I was disappointed at first, because it is actually quite small. When compared to Vancouver, San Francisco, New York or Toronto, London's Chinatown seems puny and lifeless. Then I realized that why London wouldn't have developed a large Chinatown. England used to have the biggest Chinatown of all - Hong Kong. When you think of it in that context, it really puts all other Chinatowns to shame. I mean, Hong Kong is pretty big. I guess that means that now China has the best Chinatowns. I suppose that is the way it should be.
While today's wandering left me in Chinatown, the other two days of wandering both brought me to the same place - King's Cross and St. Pancras stations. King's Cross is both a tube line station as well as a national rail station, while St. Pancras is the new international station and terminus of England's High Speed 1 rail line, as well as serving some national trains. High Speed 1 is mostly used at this point to service the Eurostar trains to Paris and Brussels. I took Eurostar to Belgium from London back in August of 2007, but at the time the trains left from Waterloo station, which was cool, because I had just days before seen the Bourne Ultimatum, which has a really cool scene in Waterloo station.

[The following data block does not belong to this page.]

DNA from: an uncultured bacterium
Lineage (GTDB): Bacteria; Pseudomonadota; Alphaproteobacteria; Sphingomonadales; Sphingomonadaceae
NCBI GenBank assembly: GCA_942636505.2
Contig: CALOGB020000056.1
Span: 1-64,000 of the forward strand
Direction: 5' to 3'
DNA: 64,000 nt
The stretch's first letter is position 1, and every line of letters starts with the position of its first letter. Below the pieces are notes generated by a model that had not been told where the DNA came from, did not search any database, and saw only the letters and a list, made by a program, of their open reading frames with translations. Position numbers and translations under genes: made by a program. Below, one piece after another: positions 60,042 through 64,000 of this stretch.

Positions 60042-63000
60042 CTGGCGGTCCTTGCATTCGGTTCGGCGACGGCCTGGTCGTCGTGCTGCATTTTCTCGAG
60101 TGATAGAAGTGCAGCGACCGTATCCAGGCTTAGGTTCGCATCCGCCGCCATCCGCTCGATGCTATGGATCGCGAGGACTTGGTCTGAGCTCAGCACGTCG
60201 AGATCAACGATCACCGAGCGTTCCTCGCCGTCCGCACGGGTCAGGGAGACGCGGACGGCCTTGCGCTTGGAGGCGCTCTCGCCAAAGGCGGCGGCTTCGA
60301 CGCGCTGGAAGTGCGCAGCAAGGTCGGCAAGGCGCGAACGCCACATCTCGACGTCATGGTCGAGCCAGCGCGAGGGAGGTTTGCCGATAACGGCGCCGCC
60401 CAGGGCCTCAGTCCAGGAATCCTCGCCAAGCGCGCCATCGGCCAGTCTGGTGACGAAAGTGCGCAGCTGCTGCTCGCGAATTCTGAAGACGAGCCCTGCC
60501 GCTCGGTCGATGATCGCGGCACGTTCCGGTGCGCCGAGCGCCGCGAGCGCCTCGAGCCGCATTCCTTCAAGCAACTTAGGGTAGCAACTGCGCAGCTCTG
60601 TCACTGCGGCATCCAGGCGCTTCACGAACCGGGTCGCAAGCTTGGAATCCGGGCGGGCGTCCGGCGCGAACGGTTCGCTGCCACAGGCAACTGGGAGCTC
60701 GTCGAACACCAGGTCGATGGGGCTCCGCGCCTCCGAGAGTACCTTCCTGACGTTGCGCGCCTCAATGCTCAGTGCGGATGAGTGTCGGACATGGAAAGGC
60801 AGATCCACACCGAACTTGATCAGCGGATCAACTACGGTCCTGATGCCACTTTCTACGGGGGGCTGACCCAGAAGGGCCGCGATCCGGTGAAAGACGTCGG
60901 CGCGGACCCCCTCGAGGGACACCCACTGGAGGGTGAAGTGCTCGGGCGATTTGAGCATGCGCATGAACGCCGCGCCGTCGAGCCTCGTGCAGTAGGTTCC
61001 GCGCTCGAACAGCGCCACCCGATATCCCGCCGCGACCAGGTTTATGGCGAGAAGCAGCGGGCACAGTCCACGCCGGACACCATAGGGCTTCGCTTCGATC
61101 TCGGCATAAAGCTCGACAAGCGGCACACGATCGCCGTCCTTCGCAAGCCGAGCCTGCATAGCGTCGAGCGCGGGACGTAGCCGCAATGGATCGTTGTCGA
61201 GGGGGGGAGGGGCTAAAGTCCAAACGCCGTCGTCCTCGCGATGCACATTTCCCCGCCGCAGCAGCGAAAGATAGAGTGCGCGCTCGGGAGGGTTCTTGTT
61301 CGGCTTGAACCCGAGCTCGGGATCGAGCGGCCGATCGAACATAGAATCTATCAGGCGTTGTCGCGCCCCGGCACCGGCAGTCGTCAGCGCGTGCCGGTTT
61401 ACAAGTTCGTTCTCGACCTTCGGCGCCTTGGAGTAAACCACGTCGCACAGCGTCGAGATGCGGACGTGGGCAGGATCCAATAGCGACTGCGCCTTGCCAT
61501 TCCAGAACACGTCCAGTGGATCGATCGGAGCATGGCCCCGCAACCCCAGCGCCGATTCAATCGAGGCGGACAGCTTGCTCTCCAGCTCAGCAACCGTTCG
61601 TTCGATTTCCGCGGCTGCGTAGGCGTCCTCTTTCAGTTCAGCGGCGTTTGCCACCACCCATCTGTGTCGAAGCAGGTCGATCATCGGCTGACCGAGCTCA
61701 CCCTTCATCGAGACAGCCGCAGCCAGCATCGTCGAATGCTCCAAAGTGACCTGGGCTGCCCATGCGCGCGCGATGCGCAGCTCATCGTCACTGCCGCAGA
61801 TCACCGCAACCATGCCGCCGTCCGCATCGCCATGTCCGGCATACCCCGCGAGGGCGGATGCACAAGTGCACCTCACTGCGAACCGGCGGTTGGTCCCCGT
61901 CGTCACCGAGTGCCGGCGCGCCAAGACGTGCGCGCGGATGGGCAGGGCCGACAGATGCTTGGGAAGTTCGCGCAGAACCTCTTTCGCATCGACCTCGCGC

In November of last year, however, train service moved to St. Pancras to provide better tube connections to London and provide a quicker ride to the continent. The King's Cross train station is currently undergoing renovations and so is the historic St. Pancras hotel, which will open in 2009 as a five-star Renaissance hotel run by the Marriott Corporation.